Genetics of Alzheimer's Disease This work was supported by a grant from the National Institute on Aging/National Institutes of Health (1-P30-AG12300) from the Alzheimer’s Disease Center. Alzheimer’s disease (AD) is common in the general population, afflicting an estimated 4 million Americans (Bennett & Evans, 1992). It is the most frequent cause of adult-acquired language ... Article
Article  |   December 01, 1997
Genetics of Alzheimer's Disease
Author Affiliations & Notes
  • Lawrence S. Honig
    Department of Neurology University of Texas Southwestern Medical Center, Dallas
Article Information
Articles
Article   |   December 01, 1997
Genetics of Alzheimer's Disease
SIG 2 Perspectives on Neurophysiology and Neurogenic Speech and Language Disorders, December 1997, Vol. 7, 6-10. doi:10.1044/nnsld7.4.6
SIG 2 Perspectives on Neurophysiology and Neurogenic Speech and Language Disorders, December 1997, Vol. 7, 6-10. doi:10.1044/nnsld7.4.6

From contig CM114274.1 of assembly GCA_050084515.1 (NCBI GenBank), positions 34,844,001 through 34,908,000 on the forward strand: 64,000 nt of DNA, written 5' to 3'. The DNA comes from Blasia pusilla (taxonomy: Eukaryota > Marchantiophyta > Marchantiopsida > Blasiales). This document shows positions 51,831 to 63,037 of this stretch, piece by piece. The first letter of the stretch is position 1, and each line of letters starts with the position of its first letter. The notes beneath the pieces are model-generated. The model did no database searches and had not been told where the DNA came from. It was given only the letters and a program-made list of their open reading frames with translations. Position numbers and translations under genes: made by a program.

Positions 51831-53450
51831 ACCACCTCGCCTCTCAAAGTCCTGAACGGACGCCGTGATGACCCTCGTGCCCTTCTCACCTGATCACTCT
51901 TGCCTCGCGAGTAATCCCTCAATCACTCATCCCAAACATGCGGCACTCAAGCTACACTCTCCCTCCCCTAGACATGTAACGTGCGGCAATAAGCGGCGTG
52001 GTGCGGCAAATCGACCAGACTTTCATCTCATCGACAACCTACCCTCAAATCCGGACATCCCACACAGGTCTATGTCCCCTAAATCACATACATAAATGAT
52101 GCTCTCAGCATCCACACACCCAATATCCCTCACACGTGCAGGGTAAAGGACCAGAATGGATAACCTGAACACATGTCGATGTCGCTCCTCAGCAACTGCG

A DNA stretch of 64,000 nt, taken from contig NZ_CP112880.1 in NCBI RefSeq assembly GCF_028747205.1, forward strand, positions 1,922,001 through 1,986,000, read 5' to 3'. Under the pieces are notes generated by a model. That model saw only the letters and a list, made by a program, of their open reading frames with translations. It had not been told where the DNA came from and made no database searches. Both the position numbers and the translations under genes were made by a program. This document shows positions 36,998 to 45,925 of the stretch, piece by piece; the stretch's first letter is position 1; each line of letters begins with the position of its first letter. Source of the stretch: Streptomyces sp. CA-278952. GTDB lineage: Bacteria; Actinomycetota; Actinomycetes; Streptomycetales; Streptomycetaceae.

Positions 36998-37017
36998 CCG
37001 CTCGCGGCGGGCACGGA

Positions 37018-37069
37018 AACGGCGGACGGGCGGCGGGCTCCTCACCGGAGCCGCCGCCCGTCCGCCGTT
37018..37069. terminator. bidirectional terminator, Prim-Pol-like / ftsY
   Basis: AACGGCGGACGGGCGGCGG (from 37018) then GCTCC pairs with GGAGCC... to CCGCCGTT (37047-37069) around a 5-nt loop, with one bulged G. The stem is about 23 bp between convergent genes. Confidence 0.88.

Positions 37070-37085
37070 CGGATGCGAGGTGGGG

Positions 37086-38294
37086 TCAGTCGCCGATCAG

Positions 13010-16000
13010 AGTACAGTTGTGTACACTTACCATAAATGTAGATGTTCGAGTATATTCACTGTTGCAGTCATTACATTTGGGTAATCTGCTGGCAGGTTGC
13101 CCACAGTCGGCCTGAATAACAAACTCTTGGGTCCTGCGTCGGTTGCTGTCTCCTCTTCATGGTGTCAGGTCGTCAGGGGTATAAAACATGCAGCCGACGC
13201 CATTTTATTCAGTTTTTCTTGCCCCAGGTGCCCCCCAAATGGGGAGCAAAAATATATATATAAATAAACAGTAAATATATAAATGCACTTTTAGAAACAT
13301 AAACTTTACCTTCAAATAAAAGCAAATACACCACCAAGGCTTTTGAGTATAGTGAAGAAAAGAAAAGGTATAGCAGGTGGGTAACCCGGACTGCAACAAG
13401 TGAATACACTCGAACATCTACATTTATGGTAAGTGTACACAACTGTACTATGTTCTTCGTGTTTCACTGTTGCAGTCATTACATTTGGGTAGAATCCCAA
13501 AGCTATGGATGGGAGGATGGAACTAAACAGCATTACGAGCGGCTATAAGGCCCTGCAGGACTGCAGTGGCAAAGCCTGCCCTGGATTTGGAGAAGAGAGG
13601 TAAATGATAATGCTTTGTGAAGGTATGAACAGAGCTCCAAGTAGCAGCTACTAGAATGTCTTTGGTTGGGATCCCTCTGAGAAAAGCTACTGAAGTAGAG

This work was supported by a grant from the National Institute on Aging/National Institutes of Health (1-P30-AG12300) from the Alzheimer’s Disease Center.
Alzheimer’s disease (AD) is common in the general population, afflicting an estimated 4 million Americans (Bennett & Evans, 1992). It is the most frequent cause of adult-acquired language dysfunction. Like many other late-onset degenerative conditions, AD does not appear to be inherited, or have a genetic origin. However, in recent years two sorts of genetic influences on the incidence of AD have been shown: at least one gene representing a genetic risk factor for this apparently sporadic disorder has been discovered; and three deterministic genes that together directly cause as many as 5-10% of cases have been identified. Aside from age of onset, these purely genetic forms of the disease are indistinguishable from (i.e. “pheno-copies of”) the sporadic cases. These genes are subject to varied nomenclature, as will be discussed below, but have been referred to as AD1, AD2, AD3, and AD4, as well as by their protein names, or their chromosomal localizations (chromosomes 1, 14, 19, 21).
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